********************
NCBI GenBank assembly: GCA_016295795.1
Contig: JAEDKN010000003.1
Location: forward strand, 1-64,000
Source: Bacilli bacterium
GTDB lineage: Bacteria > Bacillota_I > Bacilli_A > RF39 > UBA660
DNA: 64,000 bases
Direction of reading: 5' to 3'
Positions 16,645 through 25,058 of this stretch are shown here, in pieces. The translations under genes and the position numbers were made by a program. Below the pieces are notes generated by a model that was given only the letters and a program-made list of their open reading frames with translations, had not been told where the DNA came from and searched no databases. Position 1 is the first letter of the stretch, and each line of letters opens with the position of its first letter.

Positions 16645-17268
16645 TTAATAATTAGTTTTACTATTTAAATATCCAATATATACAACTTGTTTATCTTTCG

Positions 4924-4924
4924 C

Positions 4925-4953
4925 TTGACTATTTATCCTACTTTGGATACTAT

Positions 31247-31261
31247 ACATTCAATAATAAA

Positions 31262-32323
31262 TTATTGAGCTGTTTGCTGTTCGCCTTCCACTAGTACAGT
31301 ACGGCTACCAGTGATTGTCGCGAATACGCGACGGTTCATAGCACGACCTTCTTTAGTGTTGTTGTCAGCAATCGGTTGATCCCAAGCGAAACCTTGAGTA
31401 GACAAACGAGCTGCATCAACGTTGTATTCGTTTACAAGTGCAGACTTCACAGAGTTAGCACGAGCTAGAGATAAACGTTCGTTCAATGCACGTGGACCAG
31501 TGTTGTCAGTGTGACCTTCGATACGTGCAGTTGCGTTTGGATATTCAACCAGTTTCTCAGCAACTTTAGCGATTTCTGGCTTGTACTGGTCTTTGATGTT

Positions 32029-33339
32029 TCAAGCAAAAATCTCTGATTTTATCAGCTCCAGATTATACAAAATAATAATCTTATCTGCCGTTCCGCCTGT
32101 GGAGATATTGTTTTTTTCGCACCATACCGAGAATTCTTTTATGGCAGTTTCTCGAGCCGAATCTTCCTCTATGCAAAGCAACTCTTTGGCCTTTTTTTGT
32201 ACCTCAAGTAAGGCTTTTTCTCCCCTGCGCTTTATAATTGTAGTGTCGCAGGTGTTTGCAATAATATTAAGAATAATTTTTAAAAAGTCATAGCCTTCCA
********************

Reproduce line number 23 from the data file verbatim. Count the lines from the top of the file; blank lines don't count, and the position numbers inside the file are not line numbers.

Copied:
32029 TCAAGCAAAAATCTCTGATTTTATCAGCTCCAGATTATACAAAATAATAATCTTATCTGCCGTTCCGCCTGT